CLASS OF 1945 | 2020 | ISSUE 3

In memory of my 1940s faculty masters Cowie, Millet, Snow, and Spaeth I lament: Why is our English spoken so clearly and correctly by Japanese television personnel, but so carelessly and incorrectly by their U.S. counterparts? Why do Japanese interviewers question and challenge guests without the rude self-serving interruptions so frequent on U.S. TV programs? I am horrified daily, even hourly, at the atrocities being passed off as acceptable English in today’s uncivil and vulgar society. I miss the well-modulated tones of Lowell Thomas, Edward R. Murrow, Walter Cronkite, and their kin (Lester Holt included).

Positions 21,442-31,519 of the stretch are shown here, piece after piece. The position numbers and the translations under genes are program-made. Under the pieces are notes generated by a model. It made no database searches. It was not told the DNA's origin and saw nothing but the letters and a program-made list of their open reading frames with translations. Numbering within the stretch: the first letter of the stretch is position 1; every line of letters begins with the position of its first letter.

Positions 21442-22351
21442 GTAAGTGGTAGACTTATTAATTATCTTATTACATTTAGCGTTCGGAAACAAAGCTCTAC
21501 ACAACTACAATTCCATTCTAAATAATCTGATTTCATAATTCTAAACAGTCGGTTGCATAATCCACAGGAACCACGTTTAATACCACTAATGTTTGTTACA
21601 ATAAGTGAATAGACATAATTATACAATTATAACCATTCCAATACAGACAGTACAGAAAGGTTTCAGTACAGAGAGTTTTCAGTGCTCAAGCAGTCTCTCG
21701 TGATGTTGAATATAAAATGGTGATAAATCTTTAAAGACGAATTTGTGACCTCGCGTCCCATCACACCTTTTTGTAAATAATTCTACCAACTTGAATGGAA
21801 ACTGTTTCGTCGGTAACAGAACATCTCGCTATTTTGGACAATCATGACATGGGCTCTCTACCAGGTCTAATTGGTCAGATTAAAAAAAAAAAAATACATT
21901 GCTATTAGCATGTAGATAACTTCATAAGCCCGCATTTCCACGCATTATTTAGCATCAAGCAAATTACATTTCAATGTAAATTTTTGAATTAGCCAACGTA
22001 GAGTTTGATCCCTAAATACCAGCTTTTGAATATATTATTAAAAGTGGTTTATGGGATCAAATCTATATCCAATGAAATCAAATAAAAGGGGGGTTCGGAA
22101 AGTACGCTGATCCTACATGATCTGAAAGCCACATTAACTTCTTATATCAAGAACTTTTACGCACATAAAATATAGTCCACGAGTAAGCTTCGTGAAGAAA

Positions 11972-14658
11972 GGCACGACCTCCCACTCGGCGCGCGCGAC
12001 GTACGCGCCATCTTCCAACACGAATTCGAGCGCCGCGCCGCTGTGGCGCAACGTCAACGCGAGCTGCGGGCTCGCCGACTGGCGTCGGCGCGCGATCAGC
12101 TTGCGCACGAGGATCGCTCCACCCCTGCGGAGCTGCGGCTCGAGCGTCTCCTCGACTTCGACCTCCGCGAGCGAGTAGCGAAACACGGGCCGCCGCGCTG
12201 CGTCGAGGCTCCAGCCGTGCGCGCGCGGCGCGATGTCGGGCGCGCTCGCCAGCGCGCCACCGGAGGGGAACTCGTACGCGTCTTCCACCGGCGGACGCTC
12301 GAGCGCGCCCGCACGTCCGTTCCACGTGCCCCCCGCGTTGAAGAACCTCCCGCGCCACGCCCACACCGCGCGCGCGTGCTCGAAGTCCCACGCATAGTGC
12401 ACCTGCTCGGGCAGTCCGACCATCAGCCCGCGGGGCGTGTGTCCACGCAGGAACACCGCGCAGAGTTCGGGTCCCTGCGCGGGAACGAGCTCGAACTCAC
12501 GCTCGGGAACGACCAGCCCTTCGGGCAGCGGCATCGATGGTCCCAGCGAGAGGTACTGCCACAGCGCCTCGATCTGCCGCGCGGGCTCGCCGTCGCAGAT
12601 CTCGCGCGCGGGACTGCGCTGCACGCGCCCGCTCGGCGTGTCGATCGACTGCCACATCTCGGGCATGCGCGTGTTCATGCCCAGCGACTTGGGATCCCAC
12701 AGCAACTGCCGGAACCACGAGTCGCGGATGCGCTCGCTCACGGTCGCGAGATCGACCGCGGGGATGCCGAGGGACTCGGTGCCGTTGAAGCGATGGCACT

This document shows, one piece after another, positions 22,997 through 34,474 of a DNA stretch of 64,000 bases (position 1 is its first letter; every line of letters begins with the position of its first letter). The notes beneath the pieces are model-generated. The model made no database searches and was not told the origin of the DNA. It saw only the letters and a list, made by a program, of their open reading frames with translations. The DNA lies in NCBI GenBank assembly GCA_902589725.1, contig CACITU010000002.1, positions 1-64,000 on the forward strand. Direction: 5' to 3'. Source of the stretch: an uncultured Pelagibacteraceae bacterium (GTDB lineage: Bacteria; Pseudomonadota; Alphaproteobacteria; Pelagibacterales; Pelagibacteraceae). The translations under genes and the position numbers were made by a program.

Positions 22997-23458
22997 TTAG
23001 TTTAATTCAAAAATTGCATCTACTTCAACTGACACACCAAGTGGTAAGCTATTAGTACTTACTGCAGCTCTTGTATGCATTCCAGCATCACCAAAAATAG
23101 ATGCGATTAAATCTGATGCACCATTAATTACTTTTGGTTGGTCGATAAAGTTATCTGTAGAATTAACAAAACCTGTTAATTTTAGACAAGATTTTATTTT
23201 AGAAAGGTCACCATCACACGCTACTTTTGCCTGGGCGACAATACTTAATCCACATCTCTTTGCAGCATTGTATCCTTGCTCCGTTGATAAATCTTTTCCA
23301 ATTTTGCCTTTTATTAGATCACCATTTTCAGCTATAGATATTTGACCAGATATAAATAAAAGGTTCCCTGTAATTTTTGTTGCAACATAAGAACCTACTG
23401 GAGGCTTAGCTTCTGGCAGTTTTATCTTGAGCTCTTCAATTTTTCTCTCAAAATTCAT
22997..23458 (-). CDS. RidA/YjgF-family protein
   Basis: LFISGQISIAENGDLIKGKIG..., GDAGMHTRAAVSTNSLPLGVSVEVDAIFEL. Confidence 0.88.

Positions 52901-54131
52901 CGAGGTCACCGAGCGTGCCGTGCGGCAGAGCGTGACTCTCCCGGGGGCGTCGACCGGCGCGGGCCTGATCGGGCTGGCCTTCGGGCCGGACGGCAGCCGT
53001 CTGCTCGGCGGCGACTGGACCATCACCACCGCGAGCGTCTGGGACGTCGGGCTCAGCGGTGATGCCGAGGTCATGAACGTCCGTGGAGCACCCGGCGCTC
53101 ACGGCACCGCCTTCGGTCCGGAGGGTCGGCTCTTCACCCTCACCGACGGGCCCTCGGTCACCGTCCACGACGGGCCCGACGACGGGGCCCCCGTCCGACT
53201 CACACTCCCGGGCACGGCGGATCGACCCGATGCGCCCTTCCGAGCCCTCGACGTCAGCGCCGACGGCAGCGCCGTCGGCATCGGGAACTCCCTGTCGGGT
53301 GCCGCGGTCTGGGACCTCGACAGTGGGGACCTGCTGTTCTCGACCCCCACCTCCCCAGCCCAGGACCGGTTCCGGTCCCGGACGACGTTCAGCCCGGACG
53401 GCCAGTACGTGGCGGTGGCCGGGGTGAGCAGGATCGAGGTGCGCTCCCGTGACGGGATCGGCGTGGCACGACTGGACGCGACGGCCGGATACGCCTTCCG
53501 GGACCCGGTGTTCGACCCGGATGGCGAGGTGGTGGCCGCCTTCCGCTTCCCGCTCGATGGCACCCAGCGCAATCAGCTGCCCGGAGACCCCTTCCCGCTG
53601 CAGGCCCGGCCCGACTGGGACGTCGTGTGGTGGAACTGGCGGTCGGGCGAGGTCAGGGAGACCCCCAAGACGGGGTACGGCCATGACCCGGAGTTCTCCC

Language is a powerful tool, a tool more influential than the lung power and muscle power that dominate today. Television’s prominence places it in a position to present programs with a most positive impact: a more literate audience. Failure to use this tool has obvious consequences: witness the generally sorry state of today’s public school education; the shrill-toned or lip-lazy (folksy?) utterings of congressional luminaries; the inept reading and flagrant misuse of and abuse of language by our president. Well, as someone I value once reminded me, “When anything goes, everything goes.” Is anyone in TV Land actually able to bring it back? Alex, Fred, Wilbert, John, you are sorely missed. Slán go fóill.


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